With few good solutions — one option put forward appears to be a risky naval escort — the United States and its allies have sought to make it clear who they feel is responsible.
Accusing Russia of “blackmail,” European Commission President Ursula von der Leyen said this week that the Kremlin was holding back its own supplies of grain after attacking Ukrainian storage facilities and seizing stocks, all while blockading the country’s ports.
“The consequences of these shameful acts are there for everyone to see. Global wheat prices are skyrocketing. And it is the fragile countries and vulnerable populations that suffer most,” she added in an address at the World Economic Forum in Davos, Switzerland.
Ukraine and Russia account for a third of global wheat and barley exports, which countries in the Middle East and Africa rely on to feed millions of people who subsist on subsidized bread.
The lack of Ukrainian grain is pushing food prices up and pressing countries already facing shortages toward famine. Leaders at Davos emphasized the link between the blockaded ports of Odesa and the millions of people threatened with starvation in countries like Afghanistan, Haiti, Lebanon, Somalia and beyond.
And that pain could last for years around the globe.
Because many farmers here have missed a crucial planting window, not only can they not move the sunflowers, wheat, corn and other farm commodities they have stored, but they may not have grown much by the time the next harvest arrives.
The invasion of a country that also provided a fifth of the world’s nutrient supply for fertilizer is also having a similarly detrimental effect on crop yields in nations thousands of miles away, according to the International Fertilizer Development Center. Russia and Belarus, under sanctions in the wake of the invasion, account for 40 percent of the crop nutrient potash.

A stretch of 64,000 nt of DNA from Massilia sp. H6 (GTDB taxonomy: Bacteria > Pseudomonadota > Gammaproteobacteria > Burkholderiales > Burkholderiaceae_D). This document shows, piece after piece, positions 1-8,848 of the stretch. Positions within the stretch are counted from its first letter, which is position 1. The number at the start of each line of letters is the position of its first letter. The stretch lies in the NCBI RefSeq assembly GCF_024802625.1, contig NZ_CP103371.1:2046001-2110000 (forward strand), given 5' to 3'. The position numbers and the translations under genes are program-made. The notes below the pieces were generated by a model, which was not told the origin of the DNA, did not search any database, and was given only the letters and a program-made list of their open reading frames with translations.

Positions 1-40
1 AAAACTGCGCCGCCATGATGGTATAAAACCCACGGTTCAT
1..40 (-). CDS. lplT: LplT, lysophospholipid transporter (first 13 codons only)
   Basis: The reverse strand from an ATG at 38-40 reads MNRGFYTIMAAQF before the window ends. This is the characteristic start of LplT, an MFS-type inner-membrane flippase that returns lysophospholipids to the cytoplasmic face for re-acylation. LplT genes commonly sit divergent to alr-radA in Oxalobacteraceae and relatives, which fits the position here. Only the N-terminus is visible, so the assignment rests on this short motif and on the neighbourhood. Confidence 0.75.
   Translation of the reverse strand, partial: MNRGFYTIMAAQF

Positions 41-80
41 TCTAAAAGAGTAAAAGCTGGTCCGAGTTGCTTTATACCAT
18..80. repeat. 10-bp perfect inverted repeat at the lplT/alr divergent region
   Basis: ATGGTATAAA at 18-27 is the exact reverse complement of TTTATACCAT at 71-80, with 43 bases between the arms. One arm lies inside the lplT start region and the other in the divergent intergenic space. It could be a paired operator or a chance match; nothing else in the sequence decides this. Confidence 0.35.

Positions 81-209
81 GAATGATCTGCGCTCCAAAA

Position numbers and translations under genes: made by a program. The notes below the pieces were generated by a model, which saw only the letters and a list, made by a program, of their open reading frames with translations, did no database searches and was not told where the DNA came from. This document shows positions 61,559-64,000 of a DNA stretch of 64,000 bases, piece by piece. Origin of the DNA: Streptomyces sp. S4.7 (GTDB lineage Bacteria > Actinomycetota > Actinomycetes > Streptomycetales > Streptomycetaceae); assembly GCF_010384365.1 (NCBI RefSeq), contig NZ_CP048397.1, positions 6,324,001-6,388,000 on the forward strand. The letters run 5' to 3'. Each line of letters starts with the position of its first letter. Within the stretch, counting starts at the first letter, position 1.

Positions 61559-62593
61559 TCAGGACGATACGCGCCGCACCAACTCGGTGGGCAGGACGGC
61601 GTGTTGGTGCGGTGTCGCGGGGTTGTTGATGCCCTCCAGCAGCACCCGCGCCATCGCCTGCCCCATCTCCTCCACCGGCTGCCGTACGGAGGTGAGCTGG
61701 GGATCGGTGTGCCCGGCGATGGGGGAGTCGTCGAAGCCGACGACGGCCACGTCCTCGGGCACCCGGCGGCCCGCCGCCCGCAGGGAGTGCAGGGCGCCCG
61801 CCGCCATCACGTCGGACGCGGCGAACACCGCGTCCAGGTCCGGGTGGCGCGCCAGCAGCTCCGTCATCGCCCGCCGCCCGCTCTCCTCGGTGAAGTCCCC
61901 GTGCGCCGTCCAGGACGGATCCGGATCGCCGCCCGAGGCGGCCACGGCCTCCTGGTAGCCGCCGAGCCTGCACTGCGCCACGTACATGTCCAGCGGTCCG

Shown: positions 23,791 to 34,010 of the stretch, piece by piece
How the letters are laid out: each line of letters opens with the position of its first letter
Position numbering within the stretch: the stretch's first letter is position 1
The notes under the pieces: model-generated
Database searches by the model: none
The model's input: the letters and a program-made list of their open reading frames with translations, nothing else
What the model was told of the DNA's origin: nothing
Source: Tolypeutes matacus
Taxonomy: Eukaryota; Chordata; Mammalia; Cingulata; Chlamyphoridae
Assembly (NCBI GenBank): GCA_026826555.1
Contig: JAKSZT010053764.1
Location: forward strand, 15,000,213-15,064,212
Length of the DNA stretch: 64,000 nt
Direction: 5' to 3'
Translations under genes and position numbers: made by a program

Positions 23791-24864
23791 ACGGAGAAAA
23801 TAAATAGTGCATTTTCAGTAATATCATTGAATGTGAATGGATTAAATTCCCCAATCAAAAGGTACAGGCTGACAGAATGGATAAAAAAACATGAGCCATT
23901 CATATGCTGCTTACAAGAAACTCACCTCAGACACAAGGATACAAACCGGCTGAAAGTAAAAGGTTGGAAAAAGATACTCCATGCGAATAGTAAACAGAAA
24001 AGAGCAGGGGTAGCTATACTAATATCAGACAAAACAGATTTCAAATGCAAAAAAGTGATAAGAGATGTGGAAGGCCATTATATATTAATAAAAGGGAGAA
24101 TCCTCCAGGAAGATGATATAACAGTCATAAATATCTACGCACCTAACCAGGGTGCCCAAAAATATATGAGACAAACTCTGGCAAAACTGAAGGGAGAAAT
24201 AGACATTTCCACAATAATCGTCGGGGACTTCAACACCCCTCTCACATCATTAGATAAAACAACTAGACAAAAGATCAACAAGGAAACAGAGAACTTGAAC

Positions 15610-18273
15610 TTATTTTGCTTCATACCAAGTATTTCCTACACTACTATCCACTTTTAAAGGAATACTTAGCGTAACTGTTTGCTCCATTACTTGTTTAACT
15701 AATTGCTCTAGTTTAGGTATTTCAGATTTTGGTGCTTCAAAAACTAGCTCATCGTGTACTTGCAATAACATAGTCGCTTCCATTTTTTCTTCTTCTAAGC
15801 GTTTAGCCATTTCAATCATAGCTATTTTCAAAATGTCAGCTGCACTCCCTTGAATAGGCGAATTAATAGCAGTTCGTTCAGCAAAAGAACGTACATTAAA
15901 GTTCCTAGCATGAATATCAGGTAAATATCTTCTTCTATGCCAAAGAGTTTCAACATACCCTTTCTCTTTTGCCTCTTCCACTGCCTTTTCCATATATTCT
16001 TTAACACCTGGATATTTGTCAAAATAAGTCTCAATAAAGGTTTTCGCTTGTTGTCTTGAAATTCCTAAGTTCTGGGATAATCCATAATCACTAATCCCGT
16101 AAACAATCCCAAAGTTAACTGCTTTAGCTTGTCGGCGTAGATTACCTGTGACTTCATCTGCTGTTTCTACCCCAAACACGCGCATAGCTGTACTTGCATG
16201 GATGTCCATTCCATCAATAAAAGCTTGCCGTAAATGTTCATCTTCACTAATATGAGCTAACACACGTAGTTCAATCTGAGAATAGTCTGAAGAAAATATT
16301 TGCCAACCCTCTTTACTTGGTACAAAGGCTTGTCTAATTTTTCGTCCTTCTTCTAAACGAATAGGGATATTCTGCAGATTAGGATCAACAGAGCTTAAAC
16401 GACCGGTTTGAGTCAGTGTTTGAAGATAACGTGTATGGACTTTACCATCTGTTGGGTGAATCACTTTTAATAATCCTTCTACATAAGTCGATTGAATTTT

U.N. Secretary-General António Guterres warned last week that dwindling food supplies caused by the war in Ukraine, the pandemic and climate change could lead to global unrest.
“If we do not feed people, we feed conflict,” he said.
Russia denies it’s at fault, however, and has sought to shift blame to the West.
The Kremlin indicated this week it was willing to lift the blockade and export its own grain and fertilizer — but only if the U.S. and its allies lift sanctions imposed in the wake of the invasion.
Wrong train wheels, no planes and backed up automobiles
A Ukrainian explosive disposal unit had to dig out a missile from a farm field NBC News visited this month near Kyiv before farmers there could lay seed. Trenches and foxholes were still dug into parts of the land.
Farm workers had maintained a schedule of eight hours of work, eight hours of service in territorial defense, and eight hours of sleep when Russian forces advanced toward the capital. Locals with Kalashnikovs still maintain strict checkpoints near fields and agricultural infrastructure.
While the Kremlin’s forces are long gone, there is still a lingering fear that Russian missiles will target grain storage and farm fields to further undermine the Ukrainian economy, Taras Ivanyshyn, the investment director of Agro-Region, a major agriculture company, said along a dirt road that abutted a field owned by his company.
But there’s not much they can do about that. The main challenge now, Ivanyshyn explained, is moving the tons of grain stuck in their stores.